Second wettest August in 85 years

By Rebecca SheppardTROPICAL storms, remnants of hurricanes and torrential downpours made last month the second wettest August in more than 85 years.East Anglian Daily Times weatherman, Ken Blowers, said 4.

By Rebecca Sheppard

TROPICAL storms, remnants of hurricanes and torrential downpours made last month the second wettest August in more than 85 years.

East Anglian Daily Times weatherman, Ken Blowers, said 4.88in of rain fell in the region from the beginning of August to yesterday, compared with the 60-year average for the month of 2.28in.

This month has been sodden in comparison to August last year, which saw blistering temperatures and just a quarter of an inch of rain fall in East Anglia.


You may also want to watch:


Looking through the record books, Mr Blowers said last month was the wettest August since 1999, when 5.54in of rain was recorded, and the second wettest since 1916, when 6.50in of rain fell.

And he added that the Meteorological Office at Wattisham Airfield had recorded the most rainfall in August since its records began in 1959 at 5.07in.

Most Read

Mr Blowers said 19.65in of rain had fallen in Suffolk in the first eight months of this year, 4.84in more than the 60-year average.

There were also 16 days last month when some rain fell in East Anglia - three more than the typical August.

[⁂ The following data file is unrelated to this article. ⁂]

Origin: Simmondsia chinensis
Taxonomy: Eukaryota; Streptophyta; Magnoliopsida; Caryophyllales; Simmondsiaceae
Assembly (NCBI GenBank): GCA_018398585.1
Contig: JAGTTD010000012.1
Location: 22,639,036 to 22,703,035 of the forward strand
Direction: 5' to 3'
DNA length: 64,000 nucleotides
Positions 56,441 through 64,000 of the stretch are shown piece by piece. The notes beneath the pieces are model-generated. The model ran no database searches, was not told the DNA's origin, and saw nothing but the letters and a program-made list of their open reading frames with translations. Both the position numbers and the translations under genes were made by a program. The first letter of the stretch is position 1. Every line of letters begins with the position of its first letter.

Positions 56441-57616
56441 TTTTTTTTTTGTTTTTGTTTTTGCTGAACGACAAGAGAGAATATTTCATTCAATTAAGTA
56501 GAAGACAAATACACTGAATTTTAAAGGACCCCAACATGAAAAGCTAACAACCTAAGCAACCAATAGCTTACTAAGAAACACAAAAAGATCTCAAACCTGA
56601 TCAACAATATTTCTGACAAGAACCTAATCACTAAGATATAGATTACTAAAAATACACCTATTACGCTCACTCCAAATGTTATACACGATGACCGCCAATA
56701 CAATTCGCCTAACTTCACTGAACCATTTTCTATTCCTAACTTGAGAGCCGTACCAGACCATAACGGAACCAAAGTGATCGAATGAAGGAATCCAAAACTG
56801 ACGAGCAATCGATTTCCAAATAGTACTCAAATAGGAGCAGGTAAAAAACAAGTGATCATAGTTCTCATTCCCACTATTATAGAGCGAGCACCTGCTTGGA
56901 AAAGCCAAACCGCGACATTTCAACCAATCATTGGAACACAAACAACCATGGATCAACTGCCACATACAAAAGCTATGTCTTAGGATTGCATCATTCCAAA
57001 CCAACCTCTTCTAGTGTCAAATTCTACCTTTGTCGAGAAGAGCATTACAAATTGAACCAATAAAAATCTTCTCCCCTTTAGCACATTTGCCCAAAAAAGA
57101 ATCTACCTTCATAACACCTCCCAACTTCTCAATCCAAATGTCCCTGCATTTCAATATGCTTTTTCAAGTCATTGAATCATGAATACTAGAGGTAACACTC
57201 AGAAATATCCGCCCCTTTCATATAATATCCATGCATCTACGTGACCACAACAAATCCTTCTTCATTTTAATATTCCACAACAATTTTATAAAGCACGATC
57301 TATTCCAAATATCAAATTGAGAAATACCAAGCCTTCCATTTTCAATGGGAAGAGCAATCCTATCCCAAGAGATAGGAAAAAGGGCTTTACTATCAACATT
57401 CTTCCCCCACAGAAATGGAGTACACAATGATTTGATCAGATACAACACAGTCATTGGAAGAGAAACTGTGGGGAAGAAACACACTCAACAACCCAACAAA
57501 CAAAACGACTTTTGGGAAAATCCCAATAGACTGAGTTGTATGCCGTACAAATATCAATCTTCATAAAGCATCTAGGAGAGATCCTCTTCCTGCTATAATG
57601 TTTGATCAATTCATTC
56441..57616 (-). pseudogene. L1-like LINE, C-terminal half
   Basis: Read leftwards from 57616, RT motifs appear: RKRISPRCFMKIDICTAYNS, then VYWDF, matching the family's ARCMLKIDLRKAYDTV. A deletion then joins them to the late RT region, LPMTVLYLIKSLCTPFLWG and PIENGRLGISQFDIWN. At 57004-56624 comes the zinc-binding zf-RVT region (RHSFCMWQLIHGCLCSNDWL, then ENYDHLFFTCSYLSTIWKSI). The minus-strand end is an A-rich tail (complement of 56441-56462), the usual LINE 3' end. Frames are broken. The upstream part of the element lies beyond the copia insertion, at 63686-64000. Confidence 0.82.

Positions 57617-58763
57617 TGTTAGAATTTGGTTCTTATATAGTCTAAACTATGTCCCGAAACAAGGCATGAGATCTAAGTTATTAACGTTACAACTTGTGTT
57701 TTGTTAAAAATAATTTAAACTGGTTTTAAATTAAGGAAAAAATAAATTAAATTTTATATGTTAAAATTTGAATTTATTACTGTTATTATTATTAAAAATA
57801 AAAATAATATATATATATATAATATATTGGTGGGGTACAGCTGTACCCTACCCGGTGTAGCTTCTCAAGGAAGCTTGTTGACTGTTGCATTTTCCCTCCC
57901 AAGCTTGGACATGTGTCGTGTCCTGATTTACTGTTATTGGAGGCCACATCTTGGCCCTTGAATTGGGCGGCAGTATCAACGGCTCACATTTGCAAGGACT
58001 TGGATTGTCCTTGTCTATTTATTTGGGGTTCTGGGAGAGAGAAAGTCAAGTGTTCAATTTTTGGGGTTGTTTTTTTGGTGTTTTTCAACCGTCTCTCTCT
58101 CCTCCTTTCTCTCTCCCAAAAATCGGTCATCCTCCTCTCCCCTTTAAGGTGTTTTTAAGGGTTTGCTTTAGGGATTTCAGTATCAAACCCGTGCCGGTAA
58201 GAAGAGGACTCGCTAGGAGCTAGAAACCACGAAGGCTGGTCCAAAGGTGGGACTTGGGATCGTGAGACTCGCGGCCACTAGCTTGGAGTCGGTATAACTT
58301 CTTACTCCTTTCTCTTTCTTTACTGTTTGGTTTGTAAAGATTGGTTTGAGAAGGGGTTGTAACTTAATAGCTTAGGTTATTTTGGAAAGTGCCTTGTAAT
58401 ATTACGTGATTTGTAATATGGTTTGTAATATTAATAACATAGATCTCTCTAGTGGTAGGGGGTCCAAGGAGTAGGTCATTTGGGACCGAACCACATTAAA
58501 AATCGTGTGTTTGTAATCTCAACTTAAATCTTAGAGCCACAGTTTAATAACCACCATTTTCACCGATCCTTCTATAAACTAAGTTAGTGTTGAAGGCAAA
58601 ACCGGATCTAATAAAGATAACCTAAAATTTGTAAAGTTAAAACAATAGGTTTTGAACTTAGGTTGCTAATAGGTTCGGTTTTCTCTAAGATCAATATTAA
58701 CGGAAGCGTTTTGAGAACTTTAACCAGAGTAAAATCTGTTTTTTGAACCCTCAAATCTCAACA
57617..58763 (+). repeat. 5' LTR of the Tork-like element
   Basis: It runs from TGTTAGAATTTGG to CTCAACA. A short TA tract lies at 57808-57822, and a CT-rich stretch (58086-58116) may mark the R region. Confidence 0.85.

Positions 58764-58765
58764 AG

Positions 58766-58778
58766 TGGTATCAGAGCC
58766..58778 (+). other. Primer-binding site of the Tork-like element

Mr Blowers said: "It has been quite a rare thing this year. We have caught the remnants of three hurricanes. They were Hurricane Bonnie, Charley and Danielle.

"Because we get the tail end of the hurricanes, they feed hot, moist air into the UK and that was one of the chief causes of these torrential downpours.

"The rain in July and August has come in great spurts of heavy, torrential rain of a tropical intensity."

He added: "It is fairly rare to have these hurricanes come across the Atlantic and return eastwards to end up quite close to the British Isles as deep depressions.

"The other thing that caused it was the jet stream. Instead of being where it usually is across the north of the British Isles, it was to the south this summer.

"The jet stream is a high altitude belt of very strong winds, which determine the path of depressions at the surface."

Mr Blowers said today and tomorrow with be dry with sunny periods, but warned the weekend would see the return of periods of rain and strong winds.

rebecca.sheppard@eadt.co.uk

Become a Supporter

This newspaper has been a central part of community life for many years. Our industry faces testing times, which is why we're asking for your support. Every contribution will help us continue to produce local journalism that makes a measurable difference to our community.

Become a Supporter